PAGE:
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US seeks to privatise mortgage giants a decade after market meltdown

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A decade after the mortgage bubble burst sparking the Great Recession, US President Donald Trump wants to privatise two financial linchpins of the multitrillion-dollar American housing sector.

[WASHINGTON] A decade after the mortgage bubble burst sparking the Great Recession, US President Donald Trump wants to privatise two financial linchpins of the multitrillion-dollar American housing sector.

In Senate testimony on Tuesday, US Treasury Secretary Steven Mnuchin is due to lay out a plan for the reform of American housing finance, including the government-sponsored enterprises known as Fannie Mae and Freddie Mac.

The two organisations - which together back more than half of all US residential mortgages - were placed under conservatorship, or effectively nationalised, during the mortgage meltdown of 2008.

A US$190 billion government bailout that year saved the two entities as defaults by risky so-called sub-prime borrowers soared nationwide.

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Little understood by the general public, the two institutions do not in fact originate mortgages.

Rather, they pump liquidity into the housing sector by buying mortgages from banks and then packaging them as securities which they can either keep or sell onwards to investors with an implicit guarantee.

This system eases the financing of long-term lending such as 30-year mortgages, which are rare outside the United States, but have been key to achieving the "American dream" of homeownership.

At the moment of the housing market's collapse, the home ownership rate had hit 70 per cent before tumbling as foreclosures swept the nation.

In a report last week, the US Treasury laid the groundwork for reforms to the two institutions, long a policy goal of the Trump administration.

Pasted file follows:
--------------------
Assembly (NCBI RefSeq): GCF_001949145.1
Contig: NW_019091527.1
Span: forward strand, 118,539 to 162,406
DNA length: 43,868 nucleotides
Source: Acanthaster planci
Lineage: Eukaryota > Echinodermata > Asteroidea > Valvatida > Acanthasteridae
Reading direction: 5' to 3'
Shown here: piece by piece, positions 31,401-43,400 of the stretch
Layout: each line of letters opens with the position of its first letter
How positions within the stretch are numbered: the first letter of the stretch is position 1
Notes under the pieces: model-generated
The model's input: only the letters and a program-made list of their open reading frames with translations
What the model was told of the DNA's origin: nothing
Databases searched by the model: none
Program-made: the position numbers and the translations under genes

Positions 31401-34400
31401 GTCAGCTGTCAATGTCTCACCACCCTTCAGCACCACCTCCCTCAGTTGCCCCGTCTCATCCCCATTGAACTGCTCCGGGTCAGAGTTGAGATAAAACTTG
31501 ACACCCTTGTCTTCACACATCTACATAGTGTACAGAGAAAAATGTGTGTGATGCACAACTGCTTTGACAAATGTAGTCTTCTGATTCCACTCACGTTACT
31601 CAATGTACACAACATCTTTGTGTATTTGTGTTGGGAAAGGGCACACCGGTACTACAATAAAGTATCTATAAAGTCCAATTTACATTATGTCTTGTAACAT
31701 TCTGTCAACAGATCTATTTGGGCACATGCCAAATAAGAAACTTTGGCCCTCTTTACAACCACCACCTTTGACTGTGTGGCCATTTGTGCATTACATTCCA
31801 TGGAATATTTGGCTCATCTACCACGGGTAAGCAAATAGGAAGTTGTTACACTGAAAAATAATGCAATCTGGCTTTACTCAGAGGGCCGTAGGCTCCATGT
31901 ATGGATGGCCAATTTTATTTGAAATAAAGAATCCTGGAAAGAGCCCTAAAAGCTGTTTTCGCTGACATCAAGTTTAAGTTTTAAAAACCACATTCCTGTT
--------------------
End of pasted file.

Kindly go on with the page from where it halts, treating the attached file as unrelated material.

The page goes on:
Even though Fannie Mae and Freddie Mac are hybrid bodies traded on Wall Street, because of the conservatorship, their dividends are paid into the Treasury - something private investors would love to change.

A capital cushion

As the real estate market has recovered and grown stronger in recent years, Fannie Mae and Freddie Mac - whose familiar names arise out the abbreviations for Federal National Mortgage Association (FNMA) and the Federal Home Loan Mortgage Corporation (FHLMC) - have sent their robust profits straight into to government's coffers.

In all, since the federal takeover, they have sent US$300 billion to taxpayers, more than repaying the cost of their bailout.

The Mnuchin reform plan involves dozens of proposed legislative and regulatory measures and aims first of all to recapitalise both organisations by allowing them to keep some of their profits.

This should create a capital cushion to protect them in event of another mortgage catastrophe.

In effect, the Treasury wants to end the tacit government guarantee - which more or less required the original bailout - and instead plans to create a guarantee that is both explicit and already paid for, which will apply to some mortgage bonds.

Mr Mnuchin said Monday he hoped to win the support of Congress in the "next three to six months". Failing this, he may move "on the administrative front", he said.

According to Mr Mnuchin, a reformed federal housing finance system will also boost economic growth.

Once a Goldman Sachs executive, Mr Mnuchin is also a former mortgage banker, having taken over the California bank IndyWest, renamed OneWest, during the crisis.

The release of the housing finance reform plan comes as shareholders' begin to make progress a legal battle to stop the governments' collection of Fannie Mae and Freddie Mac profits.

A federal appeals court last week reversed a lower court finding which had supported the government policy.

AFP